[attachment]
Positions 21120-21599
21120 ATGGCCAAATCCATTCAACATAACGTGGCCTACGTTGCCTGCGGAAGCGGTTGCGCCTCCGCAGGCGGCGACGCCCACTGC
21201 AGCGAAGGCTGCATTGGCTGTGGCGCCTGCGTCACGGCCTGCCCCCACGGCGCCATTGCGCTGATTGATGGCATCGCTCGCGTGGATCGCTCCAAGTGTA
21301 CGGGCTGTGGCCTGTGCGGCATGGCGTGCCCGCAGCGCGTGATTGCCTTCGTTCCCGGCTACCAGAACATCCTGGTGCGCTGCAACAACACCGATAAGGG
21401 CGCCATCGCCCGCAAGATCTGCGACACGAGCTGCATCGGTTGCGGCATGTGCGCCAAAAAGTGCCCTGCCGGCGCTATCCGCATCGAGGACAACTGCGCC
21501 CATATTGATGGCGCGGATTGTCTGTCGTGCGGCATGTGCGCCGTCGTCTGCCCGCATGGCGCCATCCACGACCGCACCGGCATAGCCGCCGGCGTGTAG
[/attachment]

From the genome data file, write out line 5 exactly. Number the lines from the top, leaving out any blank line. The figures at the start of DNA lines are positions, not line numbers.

21401 CGCCATCGCCCGCAAGATCTGCGACACGAGCTGCATCGGTTGCGGCATGTGCGCCAAAAAGTGCCCTGCCGGCGCTATCCGCATCGAGGACAACTGCGCC